Google Firestarters #4

The fourth Firestarters event,  hosted by Google and curated by Neil Perkin, was themed around entrepreneurship and maker culture. The invite had the following quote attached:

“Entrepreneurship is the pursuit of opportunity without regard to resources currently controlled.” Howard Stevenson, Harvard Business School

This rather optimistic and aspirational definition was perfectly embodied by the three speakers. Each came from a slightly different angle, but their passion was evident. While I went into the event thinking that it was probably the least “relevant to my interests”, I came out it more inspired than I have been at the three previous events (which itself is a high benchmark). You don’t have to run your own company to apply the principles they were espousing.

Some of the most resonant quotes and thoughts I jotted down include:

David Hieatt (Howies, Hiut Jeans and the Do Lectures)

  • “Artists and perfectionists want to sign their work” – such as Steve Jobs asking the Apple engineers to sign the motherboard of the Apple Macinstosh
  • “Why is the wind in your sail” – it is the motivation for doing something
  • “Quality is doing well in the recession” – buy less, buy better
  • “Recognise luck and act upon it” – he wasn’t unlucky that he sold Howies to wrong people, but he was lucky that he lives in a town with a heritage of jeans expertise
  • “You’ve got to love your product, and love your customer”
  • “Hand-me downs have memories” – which is why his jeans have a history tag on jeans, which can store uploaded photos among other things

Toby Barnes (Mudlark and Playful)

  • The internet has changed hobbies – they now have an audience
  • We are not only sharing hobbies, but sharing the process via photos and blogs – this could be dangerous if we start to base things on what we think the general audience wants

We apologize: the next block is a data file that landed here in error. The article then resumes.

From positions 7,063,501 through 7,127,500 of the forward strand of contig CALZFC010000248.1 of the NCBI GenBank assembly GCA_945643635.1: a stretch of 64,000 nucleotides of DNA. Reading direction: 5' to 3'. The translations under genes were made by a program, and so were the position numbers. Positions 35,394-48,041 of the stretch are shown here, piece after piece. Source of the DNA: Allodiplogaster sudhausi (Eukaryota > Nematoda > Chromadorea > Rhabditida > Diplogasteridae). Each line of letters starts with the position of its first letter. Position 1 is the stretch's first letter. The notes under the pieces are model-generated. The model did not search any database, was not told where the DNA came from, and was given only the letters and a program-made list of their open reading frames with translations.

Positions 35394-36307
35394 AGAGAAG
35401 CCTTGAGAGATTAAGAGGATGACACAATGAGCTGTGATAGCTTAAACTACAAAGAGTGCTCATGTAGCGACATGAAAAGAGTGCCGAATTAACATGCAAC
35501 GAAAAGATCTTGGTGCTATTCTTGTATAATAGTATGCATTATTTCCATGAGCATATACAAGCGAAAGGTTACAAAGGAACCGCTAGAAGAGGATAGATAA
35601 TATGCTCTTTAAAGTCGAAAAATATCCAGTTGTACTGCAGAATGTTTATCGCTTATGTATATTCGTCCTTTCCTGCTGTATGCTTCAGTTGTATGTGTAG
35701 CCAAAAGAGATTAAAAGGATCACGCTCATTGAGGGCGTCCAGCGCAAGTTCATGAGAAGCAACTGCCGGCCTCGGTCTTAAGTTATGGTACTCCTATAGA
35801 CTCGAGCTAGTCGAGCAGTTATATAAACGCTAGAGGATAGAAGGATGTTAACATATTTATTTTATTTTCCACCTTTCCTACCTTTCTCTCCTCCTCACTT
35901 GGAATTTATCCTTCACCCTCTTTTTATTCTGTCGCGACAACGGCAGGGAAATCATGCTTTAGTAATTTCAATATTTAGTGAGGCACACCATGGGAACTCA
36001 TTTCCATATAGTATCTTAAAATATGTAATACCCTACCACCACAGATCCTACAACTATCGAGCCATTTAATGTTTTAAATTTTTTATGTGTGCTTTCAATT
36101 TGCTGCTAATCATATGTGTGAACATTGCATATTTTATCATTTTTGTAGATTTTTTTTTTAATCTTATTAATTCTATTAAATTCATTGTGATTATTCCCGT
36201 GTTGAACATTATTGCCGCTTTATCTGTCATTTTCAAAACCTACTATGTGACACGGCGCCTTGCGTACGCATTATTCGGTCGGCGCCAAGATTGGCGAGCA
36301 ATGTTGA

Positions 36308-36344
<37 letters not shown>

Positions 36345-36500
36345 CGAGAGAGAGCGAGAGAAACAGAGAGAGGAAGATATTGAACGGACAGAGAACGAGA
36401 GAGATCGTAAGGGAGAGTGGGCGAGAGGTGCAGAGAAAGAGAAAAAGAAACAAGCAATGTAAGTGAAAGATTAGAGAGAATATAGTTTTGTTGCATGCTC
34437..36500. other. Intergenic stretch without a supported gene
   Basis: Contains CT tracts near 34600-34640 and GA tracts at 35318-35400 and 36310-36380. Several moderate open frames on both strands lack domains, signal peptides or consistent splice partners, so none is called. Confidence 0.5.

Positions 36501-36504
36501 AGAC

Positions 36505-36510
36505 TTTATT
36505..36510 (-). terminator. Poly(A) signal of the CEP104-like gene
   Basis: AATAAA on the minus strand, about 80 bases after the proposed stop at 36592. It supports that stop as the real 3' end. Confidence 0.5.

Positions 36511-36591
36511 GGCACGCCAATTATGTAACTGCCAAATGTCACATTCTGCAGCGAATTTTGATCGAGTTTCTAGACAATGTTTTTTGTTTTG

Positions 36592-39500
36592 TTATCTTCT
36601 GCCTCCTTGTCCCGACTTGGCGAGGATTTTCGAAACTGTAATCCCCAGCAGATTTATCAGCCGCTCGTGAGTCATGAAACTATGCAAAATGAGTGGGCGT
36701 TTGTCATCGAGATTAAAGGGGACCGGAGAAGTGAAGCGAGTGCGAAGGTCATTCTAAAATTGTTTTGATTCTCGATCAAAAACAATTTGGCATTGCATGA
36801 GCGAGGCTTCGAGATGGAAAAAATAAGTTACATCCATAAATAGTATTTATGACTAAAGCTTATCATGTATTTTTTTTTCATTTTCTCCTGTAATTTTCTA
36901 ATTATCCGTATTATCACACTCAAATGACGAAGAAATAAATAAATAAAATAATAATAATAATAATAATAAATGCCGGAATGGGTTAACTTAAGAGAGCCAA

• Instead, we should make something good for an audience of one and then scale that out – if one person likes something, it is likely that someone else will
  • William Morris said that being a craftsman is all about hope – hoping the outcome will be good, or better than last time, or that someone will like it

Adil Abrar (Sidekick Studios)

  • “Do something you love with the people you love”
  • Head for the ditch – making a bad product is a good way to get honest feedback and improve a product (he thinks it is far better than a focus group – though Peter Kim would disagree on the notion of failure)
  • Bring the crazy to the world – don’t stay on the fringes
  • Vision changes, values do not – ideas can change, but your fundamental motivations stay the same (a semantic quibble, but I think execution would be a more apt word than vision)
  • Solve problems that really matter – such as helping people who are dealing with mental health issues, as the excellent Buddy App does

Unfortunately I couldn’t stay for the unconference or the wrap-up, but the above gave many things to ponder about. Particularly around the question of why – which is the most powerful and most fundamental question, and also an extremely (and deceptively) difficult question to answer. These three entrepreneurs have discovered their reason why; we need to find ours.

sk

About these ads

Leave a Reply

Fill in your details below or click an icon to log in:

WordPress.com Logo

You are commenting using your WordPress.com account. Log Out / Change )

Twitter picture

You are commenting using your Twitter account. Log Out / Change )

Facebook photo

You are commenting using your Facebook account. Log Out / Change )

Google+ photo

You are commenting using your Google+ account. Log Out / Change )

Connecting to %s

Follow

Get every new post delivered to your Inbox.

Join 35 other followers

%d bloggers like this: